Savvy sound designers are starting to do more. In Tokyo, subway stations each have their own jingle as a way to identify different stops. The Moscow metro indicates a train’s direction by using either a male or female announcer. Simple. Innovative.

Wednesday, November 19, 2014

Scoring With Sustainability

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There are billions of sports fans around the world. Each Premier League match attracts an average global audience of 12.3 million people. This year's Champions League final reached an estimated 380 million football fans. These fans watch and support their team – so what if their team supported sustainability? Sport has the potential to reach and influence a huge audience of people, which means huge potential for delivering environmental messages and promoting behaviour change.

Recently, Gloucestershire-based football club Forest Green Rovers created the UK’s first organic football pitch. Over just three years, the club has eliminated all nitrogen-based fertilisers and chemicals from its ground maintenance. The club now uses plant-derived products on their field, and off the pitch they’re even washing their team kit in phosphate-free washing powder.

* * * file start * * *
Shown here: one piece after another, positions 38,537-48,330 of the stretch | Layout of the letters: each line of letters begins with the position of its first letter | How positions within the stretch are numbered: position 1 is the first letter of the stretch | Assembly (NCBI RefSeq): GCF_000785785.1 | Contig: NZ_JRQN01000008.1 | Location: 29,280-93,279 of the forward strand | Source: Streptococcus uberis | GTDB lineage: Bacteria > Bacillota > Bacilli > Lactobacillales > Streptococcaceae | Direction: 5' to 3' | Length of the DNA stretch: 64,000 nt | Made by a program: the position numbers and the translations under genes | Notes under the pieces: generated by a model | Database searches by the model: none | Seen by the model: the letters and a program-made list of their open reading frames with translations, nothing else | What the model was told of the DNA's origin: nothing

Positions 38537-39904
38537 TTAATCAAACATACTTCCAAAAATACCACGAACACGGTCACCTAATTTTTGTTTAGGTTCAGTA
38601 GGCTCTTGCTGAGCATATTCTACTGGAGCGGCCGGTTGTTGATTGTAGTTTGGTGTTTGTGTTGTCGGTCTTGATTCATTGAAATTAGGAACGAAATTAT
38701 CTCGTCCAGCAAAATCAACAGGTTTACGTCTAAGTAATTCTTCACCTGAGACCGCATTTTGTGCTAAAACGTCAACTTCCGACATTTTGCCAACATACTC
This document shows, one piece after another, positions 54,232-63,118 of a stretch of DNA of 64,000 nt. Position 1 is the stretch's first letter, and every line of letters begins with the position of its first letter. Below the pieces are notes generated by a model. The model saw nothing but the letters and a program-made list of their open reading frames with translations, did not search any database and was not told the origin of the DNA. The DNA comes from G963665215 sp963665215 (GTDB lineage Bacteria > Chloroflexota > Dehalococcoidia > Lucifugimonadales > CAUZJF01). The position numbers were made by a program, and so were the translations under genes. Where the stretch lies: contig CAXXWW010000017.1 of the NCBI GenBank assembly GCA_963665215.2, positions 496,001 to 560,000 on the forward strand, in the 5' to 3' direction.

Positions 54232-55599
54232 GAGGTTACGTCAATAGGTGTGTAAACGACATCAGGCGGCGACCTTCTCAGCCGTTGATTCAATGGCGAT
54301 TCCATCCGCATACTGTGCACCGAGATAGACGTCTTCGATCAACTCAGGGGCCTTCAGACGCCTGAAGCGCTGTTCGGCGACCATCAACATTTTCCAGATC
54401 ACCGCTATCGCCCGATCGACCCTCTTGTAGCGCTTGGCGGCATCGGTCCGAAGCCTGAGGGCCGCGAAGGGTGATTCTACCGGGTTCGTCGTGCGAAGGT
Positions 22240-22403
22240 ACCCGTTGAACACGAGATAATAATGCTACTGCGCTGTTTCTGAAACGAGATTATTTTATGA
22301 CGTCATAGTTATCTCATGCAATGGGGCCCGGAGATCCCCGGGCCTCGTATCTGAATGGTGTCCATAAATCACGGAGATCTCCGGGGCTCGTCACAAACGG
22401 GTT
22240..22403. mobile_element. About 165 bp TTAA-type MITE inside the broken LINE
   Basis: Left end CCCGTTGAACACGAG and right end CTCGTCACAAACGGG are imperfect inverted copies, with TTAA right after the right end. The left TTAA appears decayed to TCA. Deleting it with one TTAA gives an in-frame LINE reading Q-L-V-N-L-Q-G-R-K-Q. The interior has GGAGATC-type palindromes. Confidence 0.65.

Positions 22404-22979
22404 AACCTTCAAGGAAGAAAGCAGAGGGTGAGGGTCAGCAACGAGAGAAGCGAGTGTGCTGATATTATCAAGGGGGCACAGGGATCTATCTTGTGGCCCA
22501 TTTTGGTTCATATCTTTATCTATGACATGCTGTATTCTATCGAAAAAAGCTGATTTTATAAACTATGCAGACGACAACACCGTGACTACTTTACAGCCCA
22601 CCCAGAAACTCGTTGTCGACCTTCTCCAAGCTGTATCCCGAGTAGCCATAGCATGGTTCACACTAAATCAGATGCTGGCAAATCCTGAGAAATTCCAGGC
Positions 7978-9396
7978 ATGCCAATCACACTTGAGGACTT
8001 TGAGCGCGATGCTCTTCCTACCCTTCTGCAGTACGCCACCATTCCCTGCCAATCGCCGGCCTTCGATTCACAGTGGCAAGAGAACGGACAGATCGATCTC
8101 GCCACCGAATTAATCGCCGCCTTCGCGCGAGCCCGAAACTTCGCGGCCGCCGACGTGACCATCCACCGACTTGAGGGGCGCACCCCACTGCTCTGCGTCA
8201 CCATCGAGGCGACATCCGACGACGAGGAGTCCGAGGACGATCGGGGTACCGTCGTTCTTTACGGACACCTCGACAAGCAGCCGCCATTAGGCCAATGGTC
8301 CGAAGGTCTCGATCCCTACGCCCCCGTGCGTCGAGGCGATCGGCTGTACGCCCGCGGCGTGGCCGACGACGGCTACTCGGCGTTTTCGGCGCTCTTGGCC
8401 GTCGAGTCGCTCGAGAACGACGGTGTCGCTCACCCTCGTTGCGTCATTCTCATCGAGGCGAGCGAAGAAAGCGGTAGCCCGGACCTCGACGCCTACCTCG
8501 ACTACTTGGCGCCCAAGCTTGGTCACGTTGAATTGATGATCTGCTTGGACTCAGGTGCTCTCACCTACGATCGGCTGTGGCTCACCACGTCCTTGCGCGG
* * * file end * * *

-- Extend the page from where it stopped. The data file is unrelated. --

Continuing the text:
Forest Green Rovers are a Conference Premier team, four leagues below the Premier League. Is there any reason that top flight teams can’t make steps to do the same? In New Zealand, a social enterprise called Project Lightfoot is leading the charge by working with community sports teams for free to make environmental improvements, and getting prominent New Zealand sports stars on board to champion the cause.

Compared to the fate of the planet, changes around the kicking, hitting and throwing of balls might seem a bit small. However, sports teams and businesses can use their platform and huge influence to increase awareness of sustainability. Even small changes could get people thinking twice, saving energy, cutting waste and reducing pollution.

Tuesday, November 18, 2014

Deep Time Thinking

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Every now and again I’ll come across something that really surprises. This time that something was an article about ‘deep time’ thinking, which explores our understanding of time and how our collective experience of it is being transformed.

In many ways, in many places around the world, projects and initiatives are challenging our notion of time and encouraging us to extend our thought’s reach back – way, way back – into the past, and way, way forward into the future.

An on-going research project in New Zealand, A Walk Through Deep Time, invites people to walk along a fence line of 457 metres to represent 4.57 billion years, as part of a discussion and walk-through of deep time. In the US, the National Academy of Sciences has an exhibition Imagining Deep Time, which explores a common interest in the vast timescale through art.